You have to pay a licence fee to legally use ANY type of TV receiving equipment, which includes any Set Top Box, VCR, or TV with a working tuner. This is used to fund the BBC which has no revenue from other sources - adverts nor subscriptions. You have to pay this regardless of whether you can or do watch any BBC channels.

    The only case where a licence is not required is if you can demonstrate that you have no ability to receive anything off-air (eg if you only owned a monitor with no tuner, and a DVD player).

    Prices:

    Sky boxes are free, but have to pay for installation. This is also sometimes free or very cheap, but is subject to you subscribing to a given level of service for 12 months. Sky also has a PVR option called Sky Plus, which you do have to pay for.

    Freeview boxes are free to use (no subscription) (aside from the licence you need anyway) and cost from about GBP60 upwards. There is a Freeview PVR at about GBP300 as well.

    I don't know about cable box prices or subs.
     
  3. MartinImber

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    We have no HD and no DD5.1 but we do have 8 BBC channels 3 ITV channels and a number of others.

    There are various special offers on boxes, eg Pace Twin for under £200 from Argos.

    You have a Aussie spec. Sony TV don't you?

    Is it worth shipping it if it will use our DTTV?
     
  4. Zor

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    Having made the move from Downunder myself here's some advice. Leave your Television & VCR at home. Most are not PAL I. Most sets can be purchased in the UK at significantly less and many have multi-region analogue tuners if you return home.

    Having been back recently I noticed how much the STB's are in OZ. eg the Netgem Iplayer here £129. The TEAC ITV-D500 $699 (£307.90 at todays rate) And it appears not to come with the keyboard.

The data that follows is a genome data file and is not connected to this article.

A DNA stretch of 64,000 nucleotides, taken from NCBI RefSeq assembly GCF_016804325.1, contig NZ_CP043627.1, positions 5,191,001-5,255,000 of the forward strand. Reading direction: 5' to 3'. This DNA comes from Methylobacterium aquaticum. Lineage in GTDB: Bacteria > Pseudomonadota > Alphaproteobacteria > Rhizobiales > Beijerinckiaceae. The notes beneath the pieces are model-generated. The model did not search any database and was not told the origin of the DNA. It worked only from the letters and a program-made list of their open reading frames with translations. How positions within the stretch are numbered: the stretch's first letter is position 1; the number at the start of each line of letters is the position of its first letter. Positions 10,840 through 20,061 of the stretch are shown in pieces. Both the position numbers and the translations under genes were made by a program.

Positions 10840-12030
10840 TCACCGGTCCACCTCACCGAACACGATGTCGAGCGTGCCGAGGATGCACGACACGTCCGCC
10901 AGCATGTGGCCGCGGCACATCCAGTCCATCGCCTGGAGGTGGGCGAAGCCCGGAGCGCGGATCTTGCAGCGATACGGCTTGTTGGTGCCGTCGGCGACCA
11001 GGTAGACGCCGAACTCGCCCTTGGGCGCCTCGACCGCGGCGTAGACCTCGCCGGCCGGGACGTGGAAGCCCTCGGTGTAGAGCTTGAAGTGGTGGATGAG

Australia at the moment has a very strong dollar & unfortunately the importers are not passing the savings on to the consumers.


    How I miss the long hot summers.
     
  5. MartinImber

    MartinImber
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    If the TV can handle UK DVB-T the analogue tuner is irrelevant
     
  6. Zor

    Zor
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    The big question is if??? There seems to be enough issues with the Sony's for instance running freeview here that were built for the UK market. And at £1300 (no stand) for a KD32DX40AS they aren't exactly rushing off the shelves in OZ. I understand they have not been available that long. Far better to sell it and save on the shipping and buy again for a fraction of the price. Not even mentioning warrant issues!

    Quilgy doesn't mention if he has an IDTV. And if he did bring it only to find you are one of the 25% that can't get a reliable signal analogue sure becomes a great backup.
     
  7. Quilgy

    Quilgy
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    I assume this is an interactive DTV box? There is no such thing in Oz (except for the new Foxtel boxes but they are cable or satellite). I currently have a couple of DVB-T Teac DVB-300s.

    I would not even consider lugging the 68cm over there, more likely pick up a cheap and semi-nasty 16:9 telly for the couple of years we'll be there.
     
  8. LV426

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    An IDTV is an Integrated Digital TeleVision. In other words, a TV set with an onboard digital tuner - as distinct from a TV and a separate Set Top Box.
     
  9. Quilgy

    Quilgy
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    Very rare in Oz, people are avoiding them big time because most people don't know yet whether they should fork out for HD, or settle for SD. Most people are experimenting with SD STBs for the moment.